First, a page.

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Auden Lewis Grumet
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Auden Grumet’s Answers

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  • Can I remove a judgement that was satisfied before the court date and shows up on my credit report.

    From 2010 to 2014, I lived in an apartment complex. In 2011, I missed a rent payment and was served a 5 day eviction notice and a summons for court. Before the court date, I made my rent payment and all associated late/filing fees were also paid. ...

    Auden’s Answer

    I do agree that your question is somewhat confusing. Presumably you're talking about a default judgment that issued as a result of your failure to timely answer the Complaint. You may have been thinking that tender of the full amount due is a complete defense to an eviction/dispossessory proceeding - and under the right circumstances, it can be (once in any 12 month period). But you would have to file the proper protocol and ensure that the proper dismissal, etc. is timely filed.

    Merely paying the amount past due but not appearing in court won't suffice. So again, my hunch is that you got a default judgment issued against you, in which case you may have a very difficult time having it removed. To be sure, this precise scenario exists with one of my clients, and once a default judgment is issued and finds its way to public records, you are most likely limited to an action to set aside the judgment for relief.

    Also, there are many CRAs - not just the national three/four - some of which only landlords use to check rental histories. These are still Credit Reporting Agencies that are subject to the FCRA. This probably explains why you don't see it when you review your files from the "Big Three"...

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  • Moving company is adding additional fees and costs that were not originally negotiated, what are my rights

    I recently used a mover to move me from Philadelphia, PA to Atlanta, GA. I had an original Binding estimate and paid half the estimate amt @ pickup and was told to pay the remainder upon delivery. At pickup, they said I had more boxes than my inve...

    Auden’s Answer

    With respect to interstate moving carriers [as opposed to intrastate carriers - i.e. from one point to another, entirely within the same state], your rights and remedies as a consumer and "shipper" of goods are severely limited by a Federal statute known as the Carmack Amendment [to the Interstate Commerce Act; 49 U.S.C §101 et. seq.].

    Therefore, as is reflected in Rosenthal v. United Van Lines et al., 174 F.Supp.2d 1331 (ND GA, 2001), one of my reported cases on this precise issue [in other words, I helped to create law on the subject], virtually all state laws that are inconsistent with the Federal law [Carmack Amendment] are "preempted", meaning they are negated or nullified. See also Werner v. Westwind, 2009 U.S. App. LEXIS 396 (11th Cir. 2009).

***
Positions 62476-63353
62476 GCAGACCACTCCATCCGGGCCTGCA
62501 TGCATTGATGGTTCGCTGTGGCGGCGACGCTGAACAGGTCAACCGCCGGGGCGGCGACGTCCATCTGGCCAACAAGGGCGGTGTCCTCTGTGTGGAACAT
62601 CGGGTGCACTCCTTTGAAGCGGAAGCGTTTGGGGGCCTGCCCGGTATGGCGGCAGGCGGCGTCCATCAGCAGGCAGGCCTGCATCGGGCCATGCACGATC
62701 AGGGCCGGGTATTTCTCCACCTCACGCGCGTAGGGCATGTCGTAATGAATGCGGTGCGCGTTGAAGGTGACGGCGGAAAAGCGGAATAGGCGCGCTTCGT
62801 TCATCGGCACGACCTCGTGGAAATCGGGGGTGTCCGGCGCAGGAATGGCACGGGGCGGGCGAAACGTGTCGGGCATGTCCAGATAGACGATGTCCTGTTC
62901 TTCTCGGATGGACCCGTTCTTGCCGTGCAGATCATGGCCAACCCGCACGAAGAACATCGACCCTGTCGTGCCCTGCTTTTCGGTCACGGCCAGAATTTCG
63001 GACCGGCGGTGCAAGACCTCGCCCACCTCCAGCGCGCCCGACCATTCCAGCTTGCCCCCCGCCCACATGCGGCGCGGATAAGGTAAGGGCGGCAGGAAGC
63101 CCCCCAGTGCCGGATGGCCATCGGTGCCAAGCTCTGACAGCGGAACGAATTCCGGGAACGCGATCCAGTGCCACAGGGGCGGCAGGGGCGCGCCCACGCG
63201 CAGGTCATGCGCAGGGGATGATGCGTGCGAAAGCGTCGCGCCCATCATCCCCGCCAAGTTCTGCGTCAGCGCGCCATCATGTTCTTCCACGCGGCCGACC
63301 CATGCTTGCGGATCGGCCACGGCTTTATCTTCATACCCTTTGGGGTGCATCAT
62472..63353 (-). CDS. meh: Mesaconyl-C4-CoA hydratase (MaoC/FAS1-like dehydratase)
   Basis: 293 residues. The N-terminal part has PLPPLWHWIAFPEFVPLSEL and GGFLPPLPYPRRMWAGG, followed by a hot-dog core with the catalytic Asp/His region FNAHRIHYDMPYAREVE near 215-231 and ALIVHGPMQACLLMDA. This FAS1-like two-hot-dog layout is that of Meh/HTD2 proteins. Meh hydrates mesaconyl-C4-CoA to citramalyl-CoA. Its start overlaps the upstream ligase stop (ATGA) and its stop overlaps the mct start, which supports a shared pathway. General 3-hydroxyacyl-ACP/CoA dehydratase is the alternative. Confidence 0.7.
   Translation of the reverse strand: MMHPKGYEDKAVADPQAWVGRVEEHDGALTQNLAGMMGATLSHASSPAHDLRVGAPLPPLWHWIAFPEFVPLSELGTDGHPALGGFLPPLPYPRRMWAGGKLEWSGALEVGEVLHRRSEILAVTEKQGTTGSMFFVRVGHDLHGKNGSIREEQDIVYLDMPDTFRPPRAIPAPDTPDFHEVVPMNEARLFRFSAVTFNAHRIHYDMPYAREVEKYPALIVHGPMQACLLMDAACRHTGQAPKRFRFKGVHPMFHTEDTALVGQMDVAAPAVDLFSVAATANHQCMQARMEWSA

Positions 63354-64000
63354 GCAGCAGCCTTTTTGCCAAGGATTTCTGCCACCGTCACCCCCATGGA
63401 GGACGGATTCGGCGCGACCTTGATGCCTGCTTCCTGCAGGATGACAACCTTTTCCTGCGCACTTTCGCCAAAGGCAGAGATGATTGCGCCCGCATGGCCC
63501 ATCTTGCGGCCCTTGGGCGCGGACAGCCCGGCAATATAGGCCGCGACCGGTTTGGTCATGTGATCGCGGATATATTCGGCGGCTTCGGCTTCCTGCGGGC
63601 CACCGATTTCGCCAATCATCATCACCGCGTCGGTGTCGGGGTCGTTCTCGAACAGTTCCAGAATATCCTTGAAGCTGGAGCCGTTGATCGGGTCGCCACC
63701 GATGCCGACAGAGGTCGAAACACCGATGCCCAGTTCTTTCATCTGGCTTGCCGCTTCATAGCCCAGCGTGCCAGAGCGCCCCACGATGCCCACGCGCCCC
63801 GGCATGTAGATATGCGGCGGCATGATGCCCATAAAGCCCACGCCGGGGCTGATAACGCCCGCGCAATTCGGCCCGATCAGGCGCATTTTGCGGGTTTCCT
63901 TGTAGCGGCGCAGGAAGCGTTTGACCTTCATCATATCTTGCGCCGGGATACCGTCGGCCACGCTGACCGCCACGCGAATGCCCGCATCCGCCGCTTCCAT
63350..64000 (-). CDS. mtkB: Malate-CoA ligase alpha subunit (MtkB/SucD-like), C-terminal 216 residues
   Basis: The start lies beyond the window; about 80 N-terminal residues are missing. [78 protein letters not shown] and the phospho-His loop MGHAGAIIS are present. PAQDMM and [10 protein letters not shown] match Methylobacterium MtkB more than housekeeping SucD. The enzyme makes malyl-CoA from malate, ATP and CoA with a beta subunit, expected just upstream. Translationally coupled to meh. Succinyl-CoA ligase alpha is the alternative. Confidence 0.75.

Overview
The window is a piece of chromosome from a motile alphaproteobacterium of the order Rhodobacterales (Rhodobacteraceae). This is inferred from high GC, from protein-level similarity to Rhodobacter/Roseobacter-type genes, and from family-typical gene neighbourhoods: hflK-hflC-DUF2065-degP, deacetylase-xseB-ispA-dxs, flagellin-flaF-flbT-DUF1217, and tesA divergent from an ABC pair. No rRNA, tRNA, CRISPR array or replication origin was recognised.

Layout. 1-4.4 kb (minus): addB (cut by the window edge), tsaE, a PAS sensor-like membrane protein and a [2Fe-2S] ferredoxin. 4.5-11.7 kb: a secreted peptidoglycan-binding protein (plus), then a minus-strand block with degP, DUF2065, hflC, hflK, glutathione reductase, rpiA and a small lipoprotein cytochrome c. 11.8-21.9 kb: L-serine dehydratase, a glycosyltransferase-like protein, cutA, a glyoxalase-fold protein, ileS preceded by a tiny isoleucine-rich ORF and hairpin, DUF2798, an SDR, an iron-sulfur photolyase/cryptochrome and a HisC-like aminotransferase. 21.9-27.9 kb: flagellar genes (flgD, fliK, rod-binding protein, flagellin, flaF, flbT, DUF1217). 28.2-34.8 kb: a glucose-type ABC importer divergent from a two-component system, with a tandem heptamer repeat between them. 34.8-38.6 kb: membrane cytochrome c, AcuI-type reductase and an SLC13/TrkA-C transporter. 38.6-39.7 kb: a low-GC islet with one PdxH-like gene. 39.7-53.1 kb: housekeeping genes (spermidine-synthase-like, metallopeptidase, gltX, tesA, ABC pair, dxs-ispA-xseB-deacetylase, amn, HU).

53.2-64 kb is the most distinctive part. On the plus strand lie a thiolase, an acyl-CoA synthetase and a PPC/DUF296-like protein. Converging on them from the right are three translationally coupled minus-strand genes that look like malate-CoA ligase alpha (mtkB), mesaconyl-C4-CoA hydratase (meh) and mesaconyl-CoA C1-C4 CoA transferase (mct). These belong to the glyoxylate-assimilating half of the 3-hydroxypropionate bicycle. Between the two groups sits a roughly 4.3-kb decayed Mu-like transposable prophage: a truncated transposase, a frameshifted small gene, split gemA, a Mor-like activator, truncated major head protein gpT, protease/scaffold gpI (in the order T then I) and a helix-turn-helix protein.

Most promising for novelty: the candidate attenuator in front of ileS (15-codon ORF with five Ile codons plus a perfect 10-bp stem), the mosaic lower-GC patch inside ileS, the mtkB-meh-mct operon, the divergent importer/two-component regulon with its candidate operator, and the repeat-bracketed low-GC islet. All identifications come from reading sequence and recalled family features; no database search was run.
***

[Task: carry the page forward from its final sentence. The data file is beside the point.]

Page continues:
Generally speaking (and with the usual legal disclaimers about this not being formal legal advice, etc. in mind), therefore, due to these principles a consumer utilizing an interstate motor carrier ("mover") has unusually limited [and in my view, unfair and unreasonable] remedies when property is damaged or other wrongs have been committed by the carrier. Specifically, this typically means that the compensation available for damage that occurs to one's goods is limited to the value of the goods as declared on the Bill of Lading in conjunction with the Tariffs that are determined and regulated under Federal law [of course you might be able to seek other relief by way of private insurance, etc.].

    However, there are certain VERY NARROW exceptions - some of which are addressed in the Rosenthal case - which, if they are deemed to exist, MAY allow for the recovery of other losses. But the further complication and difficulty presented by these claims is that the courts in the various districts within the eleven Circuits [in addition to D.C.] around the country are all over the place with their interpretations and rulings on these issues, leaving the caselaw entirely inconsistent in most aspects.

    Suffice it to say that the law is far from favorable for consumers when it comes to interstate moving carriers subject to the Carmack Amendment and unless the claim involves significant losses with significant value, I usually conclude that it's just not worth the uphill battle. Of course other attorneys may have a different opinion, and I certainly remain willing to speak with you or anyone else about possible representation in such cases, but I think it's important for the potential client to be aware of the likely costs and time required to pursue such a case.

    Auden L. Grumet, Esq.
    The Law Office of Auden L. Grumet, LLC

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  • My wages are being garnished what are my rights

    my wages are being garnish by a finance company. and they're askin for more money than whats on my credit report. whats the best way to handle this situation.

    Auden’s Answer

    I'm not sure I fully understand your question, but it sounds like there was a Judgment [Court Order] issued against (or entered into by consent) you - basically the only means of obtaining an enforceable [Post-Judgment] Garnishment - and you want to know if the amount of the Judgment [and in turn, the Garnishment] must be identical to the amount of the alleged debt as reflected in your Consumer Credit Report.